After bouncing around the New Adventures, I finally found myself coming around to their very beginnings in the Timewyrm series. I was aware of that series' reputation, so approached this novel, the first of that series, with some caution. Sure enough Timewyrm: Genesys was not the best Doctor Who novel I've read by any means. In fact it can be easily summed up in one word: wooden.
The woodenness can be found throughout the novel but especially in its characterization. Author John Peel's version of the seventh Doctor is not the same one we left at the end of the final TV story Survival. He seems to be more like his third or fourth incarnation and this is confirmed when the Doctor takes on his earlier third incarnation and I couldn't tell the difference. Peel's version of Ace is an improvement over his version of the seventh Doctor but Ace comes across as an almost generic version of that character. The woodenness continues throughout the supporting characters as well especially in the character of Gilgamesh who is nothing more than a drunken, sword-swinging idiot. Characterization is defiantly a failing of the novel.
Peel does a good job at bringing Mesopotamia circa 2700 BC to life. Peel captures an interesting portrait of that time and place especially in relation to the religious orders of the time. The song in chapter twelve captures the spirit of the epic tells that came out of this era. Yet, when combined with the science-fiction elements, it is the historical elements (despite the wooden characterization of the people populating it) that win out. The science-fiction elements of the novel are not exactly original by any means and help to make the novel wooden.
Then there is the issue of continuity. The novel starts off with an introduction by the editors of the book range about the use of continuity in the New Adventures. By the end of Timewyrm: Genesys, it comes across as a warning. Peel starts and ends the novel with a load of continuity references, including a cameo appearance by the fourth Doctor and the aforementioned use of the third as well. Along the way, there are references to countless companions and events in the series that really don't seem to serve much of a purpose. Then again, considering that Peel would infamously go on the butcher continuity a few years later in War of the Daleks, this isn't too surprising. There's also the matter of the Timewyrm who is mentioned in the beginning, has nothing to do with much of the novel and suddenly appears at the end. One gets the impression that Peel took his story and just inserted the Timewyrm into it at the behest of the editors and the novel isn't helped by it.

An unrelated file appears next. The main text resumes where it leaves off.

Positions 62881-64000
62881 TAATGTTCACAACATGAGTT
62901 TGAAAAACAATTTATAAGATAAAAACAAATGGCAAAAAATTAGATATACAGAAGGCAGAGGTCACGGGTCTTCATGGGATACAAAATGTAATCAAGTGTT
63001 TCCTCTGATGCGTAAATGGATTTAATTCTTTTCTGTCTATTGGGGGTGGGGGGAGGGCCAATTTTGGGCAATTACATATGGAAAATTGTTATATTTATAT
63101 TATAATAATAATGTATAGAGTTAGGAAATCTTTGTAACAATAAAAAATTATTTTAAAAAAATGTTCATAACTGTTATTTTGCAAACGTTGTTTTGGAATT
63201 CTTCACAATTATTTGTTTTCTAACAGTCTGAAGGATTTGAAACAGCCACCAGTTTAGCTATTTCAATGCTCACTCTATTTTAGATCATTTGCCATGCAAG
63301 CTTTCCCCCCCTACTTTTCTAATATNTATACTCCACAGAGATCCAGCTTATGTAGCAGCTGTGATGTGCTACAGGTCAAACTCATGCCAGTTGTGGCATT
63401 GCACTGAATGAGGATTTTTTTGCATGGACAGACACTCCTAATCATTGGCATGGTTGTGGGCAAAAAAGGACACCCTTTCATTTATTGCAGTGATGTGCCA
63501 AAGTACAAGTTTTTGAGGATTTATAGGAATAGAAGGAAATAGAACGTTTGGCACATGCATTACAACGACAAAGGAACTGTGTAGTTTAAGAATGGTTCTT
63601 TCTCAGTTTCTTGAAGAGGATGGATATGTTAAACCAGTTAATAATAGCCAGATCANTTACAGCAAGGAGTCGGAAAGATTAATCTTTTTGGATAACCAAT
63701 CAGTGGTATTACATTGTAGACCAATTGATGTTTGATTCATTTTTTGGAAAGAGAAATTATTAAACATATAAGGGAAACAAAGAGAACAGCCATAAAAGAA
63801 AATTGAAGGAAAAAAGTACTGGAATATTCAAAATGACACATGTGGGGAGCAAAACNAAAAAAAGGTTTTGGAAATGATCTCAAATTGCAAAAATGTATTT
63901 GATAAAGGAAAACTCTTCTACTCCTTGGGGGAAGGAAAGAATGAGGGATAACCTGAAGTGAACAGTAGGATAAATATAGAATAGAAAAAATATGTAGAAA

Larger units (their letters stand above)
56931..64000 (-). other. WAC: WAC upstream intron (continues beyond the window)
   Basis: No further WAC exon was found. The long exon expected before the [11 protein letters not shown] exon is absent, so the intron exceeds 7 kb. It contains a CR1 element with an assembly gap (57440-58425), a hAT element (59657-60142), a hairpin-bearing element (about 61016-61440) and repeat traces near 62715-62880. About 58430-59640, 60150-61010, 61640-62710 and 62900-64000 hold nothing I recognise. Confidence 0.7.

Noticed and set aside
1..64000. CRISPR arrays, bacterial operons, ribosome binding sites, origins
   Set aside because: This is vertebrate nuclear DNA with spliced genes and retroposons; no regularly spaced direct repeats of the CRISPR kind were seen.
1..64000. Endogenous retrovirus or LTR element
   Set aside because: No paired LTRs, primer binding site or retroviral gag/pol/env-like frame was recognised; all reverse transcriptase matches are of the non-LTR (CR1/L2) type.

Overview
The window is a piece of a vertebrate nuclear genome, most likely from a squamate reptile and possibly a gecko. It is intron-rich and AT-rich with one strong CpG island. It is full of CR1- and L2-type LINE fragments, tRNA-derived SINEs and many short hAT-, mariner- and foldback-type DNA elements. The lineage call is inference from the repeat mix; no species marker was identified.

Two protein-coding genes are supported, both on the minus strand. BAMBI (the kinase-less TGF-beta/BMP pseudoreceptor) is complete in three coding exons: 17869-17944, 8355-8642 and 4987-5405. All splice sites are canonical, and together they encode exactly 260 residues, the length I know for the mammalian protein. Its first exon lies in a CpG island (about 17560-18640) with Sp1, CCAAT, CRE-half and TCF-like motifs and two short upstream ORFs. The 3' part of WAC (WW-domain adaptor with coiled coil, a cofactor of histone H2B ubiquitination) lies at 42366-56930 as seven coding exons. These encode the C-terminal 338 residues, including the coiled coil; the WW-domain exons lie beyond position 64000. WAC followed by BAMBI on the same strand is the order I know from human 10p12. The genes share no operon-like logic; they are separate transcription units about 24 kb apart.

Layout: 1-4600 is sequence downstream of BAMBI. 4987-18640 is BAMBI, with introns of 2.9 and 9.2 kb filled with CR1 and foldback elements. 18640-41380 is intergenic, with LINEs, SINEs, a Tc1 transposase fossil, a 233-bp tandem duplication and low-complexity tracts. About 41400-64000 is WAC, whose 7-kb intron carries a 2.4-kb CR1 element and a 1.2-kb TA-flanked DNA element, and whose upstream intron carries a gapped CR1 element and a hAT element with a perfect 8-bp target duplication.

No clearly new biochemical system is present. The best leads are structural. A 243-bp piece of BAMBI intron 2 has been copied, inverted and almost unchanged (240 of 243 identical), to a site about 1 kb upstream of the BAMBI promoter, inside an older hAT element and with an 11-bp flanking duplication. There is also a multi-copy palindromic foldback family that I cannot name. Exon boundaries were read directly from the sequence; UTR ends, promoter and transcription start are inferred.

With its wooden characterization, cliched science-fiction elements, needless continuity references and the superfluous use of the Timewyrm, this wasn't exactly a stellar start for the Doctor Who novels of the 1990's. The novel does have one plus in that it features an interesting portrait of Mesopotamia circa 2700 BC. Thankfully. Besides that, it is a wooden start to the New Adventures and a novel only for those seeking to kick off the New Adventures properly.
A Review by Jason A. Miller 17/3/11
Timewyrm: Genesys was published nearly 20 years ago, and as such kicked off the still-going-strong line of original Doctor Who fiction. At the time, I was mesmerized, thinking that a 245-page Doctor Who novel was perhaps the most exciting piece of literature I could ever hope to read. Bear in mind that I was then an 18 year-old college freshman and English major, so I read Genesys right around the same time as Heart of Darkness, Frankenstein, and King Lear. I loved all four books equally.
Genesys has aged poorly in the intervening years, in part because our expectations of Who fiction have gone up significantly. While the plot is fun and still kept me turning the pages, I now find some of John Peel's storytelling choices jarring in a way that they were not when I was 18.
I still enjoy the hook: the first original Doctor Who novel takes place during the first book ever written, the epic of Gilgamesh. As such the story is a blend of the historical (Gilgamesh and Enkidu, Uruk and Kush, Ishtar and Ea) with the time-travel/science-fiction Doctor Who formula (a cyborg female from the stars crash-lands in the early Bronze Age with an evil scheme for universal domination). Enter the Seventh Doctor and Ace, helping Gilgamesh find his destiny while keeping him away from the local beer and keeping the raping and pillaging to a bare minimum.
However, I was kind of surprised this time to realize that here is absolutely no craft on display in the introduction of Gilgamesh. A more subtle author might have left Gilgamesh's identity ambiguous until Ace (our audience identification figure) figured it out two or three chapters later. Peel, however, calls him Gilgamesh from the get-go. And, sakes alive, not every word requires a modifier! "Agga collapsed wearily onto his throne, ignoring the fawning ministrations of the nobles and servants that surrounded him," we are told. Another character employs some very un-lyrical turns of phrase when she says of Ishtar: "She was standing against the wall, in the one place where the wall was not covered by the tall metal cabinets that the goddess had had brought down from her buried ziggurat in the wilderness." Paging Mr. Bulwer-Lytton, paging Mr. Bulwer-Lyttton, we are holding your dark and stormy night at the customer service desk.